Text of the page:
On September 12, Kraft announced a new $3 billion bond offering with maturities of 10 years and greater. Simultaneously, it announced a cash tender for up to $1 billion of outstanding bonds maturing between 2022 and 2025. Just the prior week, Kraft tendered for $900 million of debt maturing in 2020. The weighted average coupon on the new debt was 4.4%, which was similar to that of the tendered notes. However, the company was able to extend the average maturity profile of the debt through the tender by over 15 years. This will allow Kraft greater financial flexibility to implement a restructuring and help support management’s stated commitment to investment grade ratings.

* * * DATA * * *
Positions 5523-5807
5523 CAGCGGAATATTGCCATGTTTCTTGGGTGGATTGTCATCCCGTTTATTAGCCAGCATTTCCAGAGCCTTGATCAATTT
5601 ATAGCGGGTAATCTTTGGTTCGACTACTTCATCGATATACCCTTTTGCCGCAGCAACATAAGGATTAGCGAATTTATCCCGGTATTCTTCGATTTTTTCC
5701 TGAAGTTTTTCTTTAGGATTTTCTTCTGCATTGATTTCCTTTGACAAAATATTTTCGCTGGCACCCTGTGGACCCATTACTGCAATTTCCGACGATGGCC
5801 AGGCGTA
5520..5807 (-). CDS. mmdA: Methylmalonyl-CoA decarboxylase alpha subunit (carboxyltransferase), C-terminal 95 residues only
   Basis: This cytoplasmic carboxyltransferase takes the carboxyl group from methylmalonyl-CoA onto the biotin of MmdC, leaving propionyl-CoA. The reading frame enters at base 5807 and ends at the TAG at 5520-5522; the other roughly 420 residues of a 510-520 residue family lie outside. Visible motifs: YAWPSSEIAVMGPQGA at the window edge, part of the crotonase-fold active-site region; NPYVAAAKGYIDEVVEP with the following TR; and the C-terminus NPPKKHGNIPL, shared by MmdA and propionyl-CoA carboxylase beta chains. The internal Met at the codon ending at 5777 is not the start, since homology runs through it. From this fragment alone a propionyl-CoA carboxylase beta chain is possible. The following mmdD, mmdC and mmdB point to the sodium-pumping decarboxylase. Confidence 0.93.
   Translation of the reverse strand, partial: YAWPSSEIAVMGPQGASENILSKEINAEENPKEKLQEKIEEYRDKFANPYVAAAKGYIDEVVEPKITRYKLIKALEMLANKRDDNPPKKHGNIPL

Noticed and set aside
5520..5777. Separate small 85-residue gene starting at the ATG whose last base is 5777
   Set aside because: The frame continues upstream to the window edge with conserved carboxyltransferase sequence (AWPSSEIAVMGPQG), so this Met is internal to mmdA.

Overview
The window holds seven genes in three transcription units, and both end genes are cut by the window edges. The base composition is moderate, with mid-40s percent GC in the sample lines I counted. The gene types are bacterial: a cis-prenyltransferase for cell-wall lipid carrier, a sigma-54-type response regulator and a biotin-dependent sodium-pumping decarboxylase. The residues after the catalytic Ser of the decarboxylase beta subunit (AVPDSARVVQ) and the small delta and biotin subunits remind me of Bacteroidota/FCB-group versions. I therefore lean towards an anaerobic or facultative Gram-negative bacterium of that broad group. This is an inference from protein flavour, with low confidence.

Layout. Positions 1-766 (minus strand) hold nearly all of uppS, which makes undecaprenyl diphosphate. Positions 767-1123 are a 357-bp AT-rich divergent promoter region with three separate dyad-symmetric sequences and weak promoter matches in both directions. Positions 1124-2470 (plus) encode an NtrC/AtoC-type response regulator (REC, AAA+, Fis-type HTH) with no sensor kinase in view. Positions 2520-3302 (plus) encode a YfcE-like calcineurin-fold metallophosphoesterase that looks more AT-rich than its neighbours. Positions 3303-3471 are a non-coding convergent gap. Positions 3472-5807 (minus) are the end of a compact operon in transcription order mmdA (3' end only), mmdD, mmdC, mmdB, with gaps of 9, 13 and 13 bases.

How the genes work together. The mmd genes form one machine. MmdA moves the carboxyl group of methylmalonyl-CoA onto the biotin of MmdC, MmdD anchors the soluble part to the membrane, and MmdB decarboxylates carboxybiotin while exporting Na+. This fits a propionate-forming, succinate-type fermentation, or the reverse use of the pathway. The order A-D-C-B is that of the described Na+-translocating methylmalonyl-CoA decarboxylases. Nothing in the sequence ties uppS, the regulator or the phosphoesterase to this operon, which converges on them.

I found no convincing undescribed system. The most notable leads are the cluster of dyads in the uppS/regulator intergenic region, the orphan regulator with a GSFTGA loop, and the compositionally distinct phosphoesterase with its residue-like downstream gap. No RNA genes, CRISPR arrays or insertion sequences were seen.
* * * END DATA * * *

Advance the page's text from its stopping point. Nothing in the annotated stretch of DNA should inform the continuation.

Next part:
The Bloomberg Barclays Global Aggregate Index is a measure of global investment grade debt from 24 local currency markets. This multi-currency benchmark includes treasury, government-related, corporate and securitized fixed-rate bonds from both developed and emerging markets issuers.
The Bloomberg Barclays U.S. Corporate Bond Index is an unmanaged market-value-weighted index of investment-grade corporate fixed-rate debt issues with maturities of one year or more.
The Goldman Sachs U.S. Financial Conditions Index is a weighted sum of riskless interest rates, the exchange rate, equity valuations, and credit spreads, with weights that correspond to the direct impact of each variable on GDP.
The ICE BofAML U.S. Corporate Index tracks the performance of US dollar denominated investment grade corporate debt publicly issued in the US domestic market.